An interstate exchange is causing concern to Birmingham Historical Society members because of its impact upon the historic Brock’s Gap. A major mining area and a landmark of Birmingham’s founding, the nineteenth century site is currently a unique educational resource as well as a beautiful green space and nature trail. The hope is that interstate developers will consider not only traffic concerns but also the historic value of this site in their planning. For more information, please refer to this post.
Autumn Bracey with CBS News covers the story, interviewing Hoover Councilman, John Lyda, and Birmingham Historical Society Director, Marjorie White.
It’s rewarding when the efforts of Birmingham Historical Society trustees to preserve a first-class historical site are not only recognized, but seriously considered by city leaders and developers in urban planning. Thanks to the research and site visits of BHS Director Marjorie White, and BHS Trustee and Hoover resident Birgit Kilbeka, plans for a 4 mile parkway that could potentially destroy the landmark Brock’s Gap are now being debated. This article in The Hoover Sun by Jon Anderson highlights the importance of what is being proposed.
Thank you to Birmingham Historical Society Trustees for bringing historical sites to the attention of developers. And thank you to developers and city planners for listening and responding to these concerns!
The City of Birmingham was founded in 1871, one month after the completion of the last link in the North-South railroad connecting Montgomery to Birmingham through Brock’s Gap. The new city was the center of the developing Birmingham District that grew quickly as a collection of iron ore, coal, and limestone mines. Manufacturing plants were scattered throughout a five-county region constituting today’s Birmingham-Hoover metropolitan area. Attempts to bring the railroad up from the Cahaba River and across Shades Mountain began in the 1850s but were frustrated for many years by the difficult terrain. Brock’s Gap extracted a heavy toll both in terms of funds and human lives before the railbed was successfully completed.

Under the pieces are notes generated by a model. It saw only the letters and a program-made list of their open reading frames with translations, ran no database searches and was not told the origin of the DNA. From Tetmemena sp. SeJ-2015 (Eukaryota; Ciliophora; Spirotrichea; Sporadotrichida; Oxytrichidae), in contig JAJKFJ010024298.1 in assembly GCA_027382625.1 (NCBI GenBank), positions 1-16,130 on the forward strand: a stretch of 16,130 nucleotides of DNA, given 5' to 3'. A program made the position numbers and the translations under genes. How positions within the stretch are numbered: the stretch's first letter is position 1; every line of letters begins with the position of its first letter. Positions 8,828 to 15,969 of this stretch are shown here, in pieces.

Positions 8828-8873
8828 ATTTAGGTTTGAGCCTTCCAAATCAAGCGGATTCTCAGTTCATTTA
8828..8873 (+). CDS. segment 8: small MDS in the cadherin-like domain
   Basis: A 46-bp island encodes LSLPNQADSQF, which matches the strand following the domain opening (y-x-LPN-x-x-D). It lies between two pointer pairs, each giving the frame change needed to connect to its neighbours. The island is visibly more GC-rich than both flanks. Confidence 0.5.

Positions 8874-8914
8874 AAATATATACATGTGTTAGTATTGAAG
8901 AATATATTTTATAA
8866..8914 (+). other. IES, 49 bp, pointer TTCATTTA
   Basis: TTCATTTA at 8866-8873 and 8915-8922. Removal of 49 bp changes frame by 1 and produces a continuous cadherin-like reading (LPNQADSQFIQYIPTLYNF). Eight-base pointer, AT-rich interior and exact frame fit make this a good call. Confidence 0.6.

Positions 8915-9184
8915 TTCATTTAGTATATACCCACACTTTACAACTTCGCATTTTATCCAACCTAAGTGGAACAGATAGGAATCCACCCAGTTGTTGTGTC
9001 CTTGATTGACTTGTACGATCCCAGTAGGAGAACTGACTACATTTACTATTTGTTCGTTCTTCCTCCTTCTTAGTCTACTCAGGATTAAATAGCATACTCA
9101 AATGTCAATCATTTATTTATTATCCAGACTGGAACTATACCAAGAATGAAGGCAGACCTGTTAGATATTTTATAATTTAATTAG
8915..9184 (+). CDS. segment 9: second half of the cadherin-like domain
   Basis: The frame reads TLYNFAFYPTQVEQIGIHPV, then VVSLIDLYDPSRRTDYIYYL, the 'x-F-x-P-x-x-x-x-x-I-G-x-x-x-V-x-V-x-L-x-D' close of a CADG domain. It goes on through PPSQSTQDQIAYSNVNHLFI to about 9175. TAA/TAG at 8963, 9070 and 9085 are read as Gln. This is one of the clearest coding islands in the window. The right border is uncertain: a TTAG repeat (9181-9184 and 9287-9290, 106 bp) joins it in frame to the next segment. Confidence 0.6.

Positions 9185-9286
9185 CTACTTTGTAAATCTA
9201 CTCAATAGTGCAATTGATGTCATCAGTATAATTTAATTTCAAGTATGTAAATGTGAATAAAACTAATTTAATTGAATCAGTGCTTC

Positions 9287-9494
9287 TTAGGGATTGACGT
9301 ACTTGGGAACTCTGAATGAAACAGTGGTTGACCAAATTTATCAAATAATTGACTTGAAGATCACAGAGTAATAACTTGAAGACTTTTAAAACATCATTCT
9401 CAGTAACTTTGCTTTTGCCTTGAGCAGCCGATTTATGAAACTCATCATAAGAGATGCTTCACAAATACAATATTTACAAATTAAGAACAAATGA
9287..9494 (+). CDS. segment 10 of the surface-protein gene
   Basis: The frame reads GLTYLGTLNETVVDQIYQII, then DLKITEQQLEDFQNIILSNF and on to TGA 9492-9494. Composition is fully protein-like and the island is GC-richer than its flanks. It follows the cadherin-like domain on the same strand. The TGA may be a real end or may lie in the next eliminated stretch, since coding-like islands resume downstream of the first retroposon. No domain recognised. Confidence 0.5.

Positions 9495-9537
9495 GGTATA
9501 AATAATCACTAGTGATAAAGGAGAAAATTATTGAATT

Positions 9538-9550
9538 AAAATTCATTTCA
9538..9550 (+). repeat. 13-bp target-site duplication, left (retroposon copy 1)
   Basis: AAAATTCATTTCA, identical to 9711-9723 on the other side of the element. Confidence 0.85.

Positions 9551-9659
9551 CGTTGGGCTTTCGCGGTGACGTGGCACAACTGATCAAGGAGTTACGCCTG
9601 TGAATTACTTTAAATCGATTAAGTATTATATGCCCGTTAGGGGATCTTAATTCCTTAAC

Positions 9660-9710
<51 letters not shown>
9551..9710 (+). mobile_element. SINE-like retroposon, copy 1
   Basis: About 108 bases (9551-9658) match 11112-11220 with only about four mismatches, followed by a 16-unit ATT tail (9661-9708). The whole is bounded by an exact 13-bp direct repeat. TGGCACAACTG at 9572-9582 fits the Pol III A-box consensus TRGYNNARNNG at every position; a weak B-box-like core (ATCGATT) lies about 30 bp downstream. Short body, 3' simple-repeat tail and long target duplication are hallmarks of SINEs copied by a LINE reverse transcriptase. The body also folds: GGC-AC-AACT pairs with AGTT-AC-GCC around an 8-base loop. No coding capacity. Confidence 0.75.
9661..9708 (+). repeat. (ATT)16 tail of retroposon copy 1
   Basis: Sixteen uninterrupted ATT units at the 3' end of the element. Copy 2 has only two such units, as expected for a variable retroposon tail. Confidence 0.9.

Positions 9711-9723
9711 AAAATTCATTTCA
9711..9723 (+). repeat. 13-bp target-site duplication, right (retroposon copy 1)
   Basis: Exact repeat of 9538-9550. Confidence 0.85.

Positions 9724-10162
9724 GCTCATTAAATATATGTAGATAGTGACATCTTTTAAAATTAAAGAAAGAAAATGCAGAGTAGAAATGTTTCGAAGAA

A milelong railbed still exists as a forested road (follow it HERE) that is a potential greenway connection between Shades Mountain and the planned Cahaba Park on the Cahaba River near Helena. Unfortunately, the Brock’s Gap railbed stretches through an area near Interstate 459 that has been targeted for development. The railbed is threatened by a proposed interchange and future land uses.
The Brock’s Gap railbed is irreplaceable as a physical reminder of the success of our forbearers. They overcame difficult challenges developing the Birmingham District whose story begins with the railroads that run through the heart of the District to this day. Brock’s Gap is at the center of this history while also providing a unique public amenity. For more information, read THIS to follow the railbed as it currently exists and download and print this PDF to read about its creation and importance to the Birmingham District.
We met at the entrance gate to the Brock’s Gap Training Center at South Shades Crest Road where Jim gave an overview of the history of Brock’s Gap followed by Birgit’s introduction of the map and of the walk ahead. As we walked we took a look at the 1907 Atlanta, Birmingham and Atlantic Railroad cut before stepping into the woods for a peek at the epic original 1871 railroad cut that led to the founding of the city of Birmingham. The large heaps of rock that line the rim of the cut impressively illustrate the magnitude of the work with the limited tools available at the time.